Acting and Feeling Like God

(Is 58:9b-14; Ps 86; Lk 5:27-32)


“When we act like God, we get to feel like God.”

That is one of Ron Rolheiser’s favourite expressions, which is not only cute, but also very true. When we act as God does, we do get to feel as God feels.

That is what the first reading from Isaiah and even the gospel are all about. They both encourage us to act like God: When we act justly, apologize instead of staying stuck in denial and blame, bless and affirm others instead of curse them, are generous instead of selfish, care for the weak and wounded among us, forgive instead of murmur and complain, repent instead of denying our sin, and if we honor the Sabbath with rest, prayer and worship, then we are acting like God, or certainly as God wants us to act.

Isaiah lavishly outlines the consequences of our God-like behaviour: our light will rise in the darkness, our gloom will disperse in the sun, our bodies will be strong and healthy. We will be guided by the Lord, our needs will be met, and we will be like springs of water. We will be a solid foundation on which generations after us can build. We will experience joy and delight within our hearts, and we will feel as if we are soaring on air. We will be firmly grounded in our Judeo-Christian heritage. In short, we will feel like God.

I believe I experienced this reading in a particular way some years ago. I have been sharing a new venture that I started to help those caught in unfortunate and difficult situations and needing a bit of financial help to get back on their feet. I called it Serene Hope because it will provide some peace and hope to the recipients, and joy to those who make a donation. It involves an interest-free loan until repayment can be made, with the agreement to then make a donation of five percent of the original loan to help someone else.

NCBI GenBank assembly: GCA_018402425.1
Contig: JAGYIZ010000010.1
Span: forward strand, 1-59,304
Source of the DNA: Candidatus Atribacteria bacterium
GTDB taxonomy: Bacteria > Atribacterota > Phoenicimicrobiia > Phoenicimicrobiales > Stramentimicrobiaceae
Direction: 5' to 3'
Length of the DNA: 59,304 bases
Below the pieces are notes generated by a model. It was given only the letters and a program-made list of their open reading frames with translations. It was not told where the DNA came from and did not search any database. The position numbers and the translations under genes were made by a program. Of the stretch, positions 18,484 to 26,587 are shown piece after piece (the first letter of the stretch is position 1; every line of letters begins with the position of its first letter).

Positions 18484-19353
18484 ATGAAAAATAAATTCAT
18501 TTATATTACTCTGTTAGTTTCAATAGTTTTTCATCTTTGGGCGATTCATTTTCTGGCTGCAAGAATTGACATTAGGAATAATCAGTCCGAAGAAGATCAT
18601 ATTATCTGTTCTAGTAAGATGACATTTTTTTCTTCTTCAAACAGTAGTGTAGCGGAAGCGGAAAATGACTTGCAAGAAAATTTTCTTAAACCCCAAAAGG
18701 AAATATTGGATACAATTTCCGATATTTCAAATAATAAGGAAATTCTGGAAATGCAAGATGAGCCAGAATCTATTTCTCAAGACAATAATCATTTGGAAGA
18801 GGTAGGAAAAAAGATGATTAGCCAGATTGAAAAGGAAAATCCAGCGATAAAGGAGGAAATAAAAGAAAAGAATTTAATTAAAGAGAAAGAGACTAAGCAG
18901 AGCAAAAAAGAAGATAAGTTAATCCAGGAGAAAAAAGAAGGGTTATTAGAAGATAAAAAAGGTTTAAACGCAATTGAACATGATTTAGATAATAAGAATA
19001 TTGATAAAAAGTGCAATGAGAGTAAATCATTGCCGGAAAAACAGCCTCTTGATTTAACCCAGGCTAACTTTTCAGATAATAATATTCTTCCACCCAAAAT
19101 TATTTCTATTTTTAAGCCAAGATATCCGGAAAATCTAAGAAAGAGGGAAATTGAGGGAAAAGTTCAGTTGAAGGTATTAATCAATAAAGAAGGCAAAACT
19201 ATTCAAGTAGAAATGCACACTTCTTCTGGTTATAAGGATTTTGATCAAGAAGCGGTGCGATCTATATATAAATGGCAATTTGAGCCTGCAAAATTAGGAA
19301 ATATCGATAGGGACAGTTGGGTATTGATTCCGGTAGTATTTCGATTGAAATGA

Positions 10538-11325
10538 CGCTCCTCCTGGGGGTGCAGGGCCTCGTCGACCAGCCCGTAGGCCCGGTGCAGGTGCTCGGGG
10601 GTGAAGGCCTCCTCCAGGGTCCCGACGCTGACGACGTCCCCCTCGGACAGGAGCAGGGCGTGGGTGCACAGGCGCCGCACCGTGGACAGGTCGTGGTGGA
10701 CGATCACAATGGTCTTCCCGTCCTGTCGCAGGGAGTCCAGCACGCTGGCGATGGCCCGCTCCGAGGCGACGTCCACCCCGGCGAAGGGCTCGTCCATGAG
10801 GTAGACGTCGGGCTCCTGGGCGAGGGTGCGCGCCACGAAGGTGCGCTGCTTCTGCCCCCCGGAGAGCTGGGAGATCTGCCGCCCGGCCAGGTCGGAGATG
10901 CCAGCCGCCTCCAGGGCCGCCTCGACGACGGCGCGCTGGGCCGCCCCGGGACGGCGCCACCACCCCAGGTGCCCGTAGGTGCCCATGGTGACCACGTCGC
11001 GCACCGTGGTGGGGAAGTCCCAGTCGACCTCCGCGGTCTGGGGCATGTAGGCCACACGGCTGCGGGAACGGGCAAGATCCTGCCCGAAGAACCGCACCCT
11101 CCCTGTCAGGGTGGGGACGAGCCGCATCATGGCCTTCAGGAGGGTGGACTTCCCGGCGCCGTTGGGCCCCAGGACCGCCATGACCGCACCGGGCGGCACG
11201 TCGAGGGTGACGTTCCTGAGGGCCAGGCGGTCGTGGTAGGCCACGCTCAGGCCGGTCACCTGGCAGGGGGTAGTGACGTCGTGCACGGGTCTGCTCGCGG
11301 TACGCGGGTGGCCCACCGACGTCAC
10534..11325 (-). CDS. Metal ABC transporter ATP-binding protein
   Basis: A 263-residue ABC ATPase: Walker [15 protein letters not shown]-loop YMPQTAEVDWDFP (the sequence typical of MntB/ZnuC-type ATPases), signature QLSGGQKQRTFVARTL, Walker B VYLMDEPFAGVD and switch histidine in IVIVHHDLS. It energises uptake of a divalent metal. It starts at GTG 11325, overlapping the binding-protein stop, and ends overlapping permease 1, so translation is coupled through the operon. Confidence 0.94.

Probably because this is living out the reading from Isaiah, and acting like God, there is a lot of positive feedback and even joy around this project. A bank teller who helped me open an account for this project, and who is from Rwanda, wanted to be part of it and offered to make a donation. We had a wonderful, joyful and unusual conversation sitting down in comfortable chairs at the bank during which she told me that she attended a local parish, volunteered with Catholic Social Services and was helping out at a home for pregnant women. She was at the counter some months later and remembered the particular person we were trying to help at that time.

In the gospel, Jesus calls a sinner, Matthew, to follow him, and Matthew does, despite the grumbling of the religious leaders who are not acting like God at all – who actually think they know God better than Jesus does. They stay stuck in their “pointing of fingers” while I am sure that Matthew, who repented, changed his ways and followed Jesus, was filled with joy and the feeling that he was soaring above the clouds.

The Eucharist is a great prayer of thanksgiving, and a powerful experience of the love of God in Jesus, who forgives us, heals us and offers us the gift of joy and gratitude.

Let us place our faith in Jesus, follow him by acting like him, and we will get to feel that joy that only he can give us.



Updated: February 20, 2021 — 3:32 am

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